At Unibroue, we create unique-tasting craft beers using traditional brewing methods. Our beers are unlike any other product on the market, and no two are alike. Each one has a distinctive character defined by taste, color, texture, and density.
To craft our beers, we draw inspiration from the great brewing traditions developed over the last two centuries by Trappist monks in Europe—particularly in Belgium. Our beers preserve all their protein and part of their yeast, making them truly worth savoring.
All Unibroue products are made using a combination of the same basic ingredients: water, malted barley, malted wheat, wheat, yeast, hops, sugar, fruit, and spices. Our products are brewed using a traditional bottle fermentation method in which fresh yeast and pure sugar are added just before bottling. They are only partially filtered, which is what gives them their distinct appearance and natural cloudiness. This brewing method results in strong, intensely flavored and highly effervescent beers. It is almost exactly the same process used to make champagne. The only difference is that while the lees is extracted from champagne using a local cooling process, it is left to settle at the bottom of our bottles once the natural fermentation and saturation (carbonation) process is complete. This process requires strict quality controls because the addition of chemical additives or preservatives would kill the yeast. It is this method that produces the distinctive Unibroue flavor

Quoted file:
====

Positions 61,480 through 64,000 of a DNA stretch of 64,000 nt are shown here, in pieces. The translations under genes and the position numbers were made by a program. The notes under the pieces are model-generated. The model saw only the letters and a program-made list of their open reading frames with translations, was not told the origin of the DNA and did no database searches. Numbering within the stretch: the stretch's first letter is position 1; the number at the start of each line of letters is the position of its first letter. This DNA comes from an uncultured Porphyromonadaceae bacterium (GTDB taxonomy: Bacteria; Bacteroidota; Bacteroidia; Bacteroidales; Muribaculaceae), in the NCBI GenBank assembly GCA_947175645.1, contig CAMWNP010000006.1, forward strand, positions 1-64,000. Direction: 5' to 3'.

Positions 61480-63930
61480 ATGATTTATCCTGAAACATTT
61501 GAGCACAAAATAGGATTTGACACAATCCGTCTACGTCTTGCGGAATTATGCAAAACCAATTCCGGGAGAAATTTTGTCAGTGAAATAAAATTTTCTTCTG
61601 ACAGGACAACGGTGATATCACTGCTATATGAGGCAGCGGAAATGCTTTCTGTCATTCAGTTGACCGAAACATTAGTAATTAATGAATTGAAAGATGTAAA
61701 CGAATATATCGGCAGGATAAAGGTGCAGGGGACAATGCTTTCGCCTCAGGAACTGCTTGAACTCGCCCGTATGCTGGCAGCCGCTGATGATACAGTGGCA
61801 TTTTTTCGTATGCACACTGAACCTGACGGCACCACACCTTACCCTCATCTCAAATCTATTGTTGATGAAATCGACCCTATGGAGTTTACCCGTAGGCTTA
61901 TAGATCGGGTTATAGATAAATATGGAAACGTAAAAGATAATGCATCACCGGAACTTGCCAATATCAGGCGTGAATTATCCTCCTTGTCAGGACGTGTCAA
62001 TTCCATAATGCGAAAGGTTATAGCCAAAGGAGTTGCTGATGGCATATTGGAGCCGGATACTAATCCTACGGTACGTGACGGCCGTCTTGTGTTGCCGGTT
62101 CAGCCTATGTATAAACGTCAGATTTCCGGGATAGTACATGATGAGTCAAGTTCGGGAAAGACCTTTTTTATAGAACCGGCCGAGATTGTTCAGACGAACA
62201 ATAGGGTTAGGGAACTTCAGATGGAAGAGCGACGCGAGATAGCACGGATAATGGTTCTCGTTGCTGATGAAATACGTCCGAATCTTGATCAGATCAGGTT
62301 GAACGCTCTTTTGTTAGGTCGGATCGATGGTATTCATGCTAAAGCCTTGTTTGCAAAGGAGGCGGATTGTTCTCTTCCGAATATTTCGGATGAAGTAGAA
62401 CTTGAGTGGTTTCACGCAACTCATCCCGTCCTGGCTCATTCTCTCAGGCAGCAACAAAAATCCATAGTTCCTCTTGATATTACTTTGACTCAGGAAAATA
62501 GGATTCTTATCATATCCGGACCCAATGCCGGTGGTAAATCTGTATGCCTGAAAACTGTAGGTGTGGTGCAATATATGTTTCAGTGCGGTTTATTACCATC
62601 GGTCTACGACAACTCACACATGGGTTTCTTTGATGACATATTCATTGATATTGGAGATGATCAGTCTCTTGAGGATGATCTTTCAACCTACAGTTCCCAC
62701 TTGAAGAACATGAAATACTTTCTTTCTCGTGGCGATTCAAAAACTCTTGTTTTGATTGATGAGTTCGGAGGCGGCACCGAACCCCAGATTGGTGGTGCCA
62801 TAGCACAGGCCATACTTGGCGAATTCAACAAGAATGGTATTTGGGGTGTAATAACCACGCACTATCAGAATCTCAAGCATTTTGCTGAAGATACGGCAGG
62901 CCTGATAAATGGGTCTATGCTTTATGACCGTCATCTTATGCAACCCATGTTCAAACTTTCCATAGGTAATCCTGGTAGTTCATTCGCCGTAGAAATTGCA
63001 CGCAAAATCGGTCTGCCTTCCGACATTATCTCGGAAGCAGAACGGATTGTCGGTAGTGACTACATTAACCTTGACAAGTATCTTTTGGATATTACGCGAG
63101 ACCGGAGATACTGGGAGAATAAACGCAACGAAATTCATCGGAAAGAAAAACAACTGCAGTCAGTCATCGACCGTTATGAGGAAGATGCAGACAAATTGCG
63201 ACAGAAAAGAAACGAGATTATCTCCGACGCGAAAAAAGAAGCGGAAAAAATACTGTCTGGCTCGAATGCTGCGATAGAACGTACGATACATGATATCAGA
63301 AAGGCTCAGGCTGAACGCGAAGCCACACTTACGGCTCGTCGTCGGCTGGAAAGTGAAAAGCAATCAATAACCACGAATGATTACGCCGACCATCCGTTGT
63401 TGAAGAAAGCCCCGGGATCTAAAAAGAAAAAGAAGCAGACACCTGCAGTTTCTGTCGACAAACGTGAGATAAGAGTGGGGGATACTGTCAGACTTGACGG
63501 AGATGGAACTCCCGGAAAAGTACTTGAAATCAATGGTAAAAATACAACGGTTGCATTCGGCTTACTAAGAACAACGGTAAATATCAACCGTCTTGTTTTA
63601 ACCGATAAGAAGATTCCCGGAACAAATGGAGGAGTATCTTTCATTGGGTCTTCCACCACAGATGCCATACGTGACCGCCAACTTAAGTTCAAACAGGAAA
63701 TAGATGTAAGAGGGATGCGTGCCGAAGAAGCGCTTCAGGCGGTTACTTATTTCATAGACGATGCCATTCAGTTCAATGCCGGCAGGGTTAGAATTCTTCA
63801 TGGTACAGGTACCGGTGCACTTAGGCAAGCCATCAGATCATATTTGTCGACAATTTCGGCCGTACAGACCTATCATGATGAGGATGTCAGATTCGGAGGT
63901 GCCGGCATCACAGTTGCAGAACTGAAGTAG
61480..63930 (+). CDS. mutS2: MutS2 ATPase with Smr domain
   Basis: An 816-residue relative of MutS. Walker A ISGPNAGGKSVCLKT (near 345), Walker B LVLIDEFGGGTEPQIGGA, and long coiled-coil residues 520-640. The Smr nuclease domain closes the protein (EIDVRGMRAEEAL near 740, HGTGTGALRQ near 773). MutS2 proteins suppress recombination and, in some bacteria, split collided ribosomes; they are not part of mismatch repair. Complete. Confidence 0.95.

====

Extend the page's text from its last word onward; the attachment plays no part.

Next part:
"I tell people I make "flavorful beers"—that’s the category I brew. For me, the important thing is to express myself through the beer. I brew with passion and I hope that people take as much pleasure to taste my beer as I have to create them!"